Hugh Victor Moore was born on 24th June 1887 in Killisherdoney, Co Cavan. His father was James Moore who resided at 10 Auburn Villas, Athlone. James Moore was an Organiser for the Irish Agricultural Organisation Society. He applied for a commission to the Special Reserve on 17th May 1916 to hopefully the 4th Battalion Connaught Rangers. His address was 58a Rathmines Road, Dublin. His schooling was at the Wesley College Dublin, and his occupation was a Civil Servant. His previous Military experience was with the Black Watch from 12th March 1909 to 12 March 1916 serving 11 months in France with the British Expeditionary Force with the rank of Corporal regimental no 473. He was then with the Dublin Unit Officer Training Corps from 18th April 1916, with the rank of Cadet. Until 1st July  1916 when he was commission to acting 2nd Lieutenant He qualified in semaphore. He was 5ft 103/4 inches, with a scar on his left eyebrow. He died on 21st March 1918 at St Emilie, France. He was serving with the 48th Trench Mortar Battery

Patrick Bernard Rohan

Patrick Bernard Rohan attested to Irish Guards on 2nd May 1900.In Dublin aged 19 . He was born in December 1880 at Kilcreiesh, Lowerigh, County Galway. He was a Hardware assistant by trade and had served 4 years as an apprentice with a Mr Dowdall in Mullingar Co Westmeath.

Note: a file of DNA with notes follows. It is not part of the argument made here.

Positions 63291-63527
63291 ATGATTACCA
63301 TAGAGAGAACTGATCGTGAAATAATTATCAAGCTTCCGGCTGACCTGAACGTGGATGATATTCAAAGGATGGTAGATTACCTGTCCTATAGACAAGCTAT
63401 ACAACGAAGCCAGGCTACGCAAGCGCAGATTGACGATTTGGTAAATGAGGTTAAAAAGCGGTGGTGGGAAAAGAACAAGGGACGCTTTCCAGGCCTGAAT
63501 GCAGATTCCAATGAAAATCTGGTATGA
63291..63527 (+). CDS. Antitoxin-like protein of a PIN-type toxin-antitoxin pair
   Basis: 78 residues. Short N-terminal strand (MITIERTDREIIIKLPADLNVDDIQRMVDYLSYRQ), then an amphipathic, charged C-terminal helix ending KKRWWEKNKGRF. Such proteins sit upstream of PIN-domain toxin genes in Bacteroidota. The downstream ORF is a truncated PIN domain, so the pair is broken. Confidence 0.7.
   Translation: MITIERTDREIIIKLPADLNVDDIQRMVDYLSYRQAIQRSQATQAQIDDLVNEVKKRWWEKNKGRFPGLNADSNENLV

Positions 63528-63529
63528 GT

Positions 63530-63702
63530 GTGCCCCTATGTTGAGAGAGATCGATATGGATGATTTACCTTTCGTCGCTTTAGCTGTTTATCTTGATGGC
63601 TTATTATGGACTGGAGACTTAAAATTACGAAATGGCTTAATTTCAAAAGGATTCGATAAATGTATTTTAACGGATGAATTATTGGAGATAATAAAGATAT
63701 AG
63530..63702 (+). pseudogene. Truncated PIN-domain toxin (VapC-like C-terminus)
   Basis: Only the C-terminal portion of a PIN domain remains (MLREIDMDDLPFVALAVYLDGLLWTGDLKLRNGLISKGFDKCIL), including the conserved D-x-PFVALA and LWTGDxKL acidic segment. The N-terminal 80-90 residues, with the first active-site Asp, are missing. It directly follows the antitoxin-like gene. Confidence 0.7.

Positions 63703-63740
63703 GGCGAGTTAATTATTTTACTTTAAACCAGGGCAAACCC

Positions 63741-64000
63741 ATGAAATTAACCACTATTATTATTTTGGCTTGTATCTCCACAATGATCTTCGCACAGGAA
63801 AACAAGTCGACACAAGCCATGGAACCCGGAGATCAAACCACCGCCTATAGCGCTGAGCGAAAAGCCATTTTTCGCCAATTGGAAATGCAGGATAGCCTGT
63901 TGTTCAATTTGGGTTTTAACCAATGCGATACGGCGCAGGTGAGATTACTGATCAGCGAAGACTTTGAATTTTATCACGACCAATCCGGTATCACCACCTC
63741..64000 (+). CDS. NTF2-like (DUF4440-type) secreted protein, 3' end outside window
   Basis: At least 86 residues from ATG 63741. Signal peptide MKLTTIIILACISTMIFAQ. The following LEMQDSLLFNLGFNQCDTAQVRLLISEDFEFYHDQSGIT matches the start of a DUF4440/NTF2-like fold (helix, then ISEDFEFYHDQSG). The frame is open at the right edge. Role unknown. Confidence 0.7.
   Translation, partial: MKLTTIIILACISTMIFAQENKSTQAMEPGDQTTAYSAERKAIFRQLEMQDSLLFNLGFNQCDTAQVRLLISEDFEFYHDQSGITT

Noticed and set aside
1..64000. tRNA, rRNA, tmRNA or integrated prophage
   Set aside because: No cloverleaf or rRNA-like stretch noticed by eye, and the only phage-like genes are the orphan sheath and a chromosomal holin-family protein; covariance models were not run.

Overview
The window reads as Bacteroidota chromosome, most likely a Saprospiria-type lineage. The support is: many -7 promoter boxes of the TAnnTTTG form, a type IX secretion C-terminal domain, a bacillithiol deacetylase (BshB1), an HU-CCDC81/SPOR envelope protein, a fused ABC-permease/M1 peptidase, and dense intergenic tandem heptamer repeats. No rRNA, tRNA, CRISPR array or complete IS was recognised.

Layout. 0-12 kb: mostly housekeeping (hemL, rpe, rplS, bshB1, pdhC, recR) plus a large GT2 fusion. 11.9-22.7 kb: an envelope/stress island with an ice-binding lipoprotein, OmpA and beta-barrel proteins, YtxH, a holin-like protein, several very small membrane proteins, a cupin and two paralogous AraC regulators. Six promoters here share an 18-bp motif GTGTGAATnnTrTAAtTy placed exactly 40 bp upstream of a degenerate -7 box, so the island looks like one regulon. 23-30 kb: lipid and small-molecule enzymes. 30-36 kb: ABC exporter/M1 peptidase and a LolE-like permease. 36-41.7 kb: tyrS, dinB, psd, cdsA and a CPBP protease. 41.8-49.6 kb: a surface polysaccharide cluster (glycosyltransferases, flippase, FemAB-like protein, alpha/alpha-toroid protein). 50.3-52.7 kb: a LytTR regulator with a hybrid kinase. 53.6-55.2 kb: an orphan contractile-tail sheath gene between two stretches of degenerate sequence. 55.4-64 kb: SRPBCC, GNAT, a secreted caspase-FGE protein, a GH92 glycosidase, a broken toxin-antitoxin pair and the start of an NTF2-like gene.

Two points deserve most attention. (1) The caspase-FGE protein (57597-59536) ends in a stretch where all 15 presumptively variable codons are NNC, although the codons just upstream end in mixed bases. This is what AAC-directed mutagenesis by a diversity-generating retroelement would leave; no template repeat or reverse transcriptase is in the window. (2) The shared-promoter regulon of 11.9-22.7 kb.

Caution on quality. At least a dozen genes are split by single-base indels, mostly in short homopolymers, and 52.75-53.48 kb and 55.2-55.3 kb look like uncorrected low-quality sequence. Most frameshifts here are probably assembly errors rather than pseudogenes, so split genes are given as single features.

He  was 5ft 8 inches tall and had hazel eyes and black hair. He was Roman Catholic.

He married in London on  the 2nd March 1908 to Gertrude Amy King .

His son was born in Caterham in 1909 and was called Patrick Alfred, by which time he was a Colour Sergeant. He passed his  3rd class certificate of education in April 1900, and his 2nd Class in March 1902. He received a certificate from the school of Musketry in Hythe 4th September 1906.

He was promoted to Corporal in August 1901 and Sergeant in August 1903. He reengaged to serve for 21years  in February 1910. He was promoted to Company Quartermaster Sergeant in November 1913. He served at Home (England, Scotland, Ireland) from the time he enlisted to the outbreak of WW1, he left for France on the 12th August 1914 with the British Expeditionary Force until the 4th January 1915, when he was given a commision to 2nd Lieutenant with the Kings OwnYorkshire Light Infantry. He was killed in Action in St Eloi France on 16th March 1915. His parents where Kieran and Mary Rohan who resided in Ballinahone Athlone.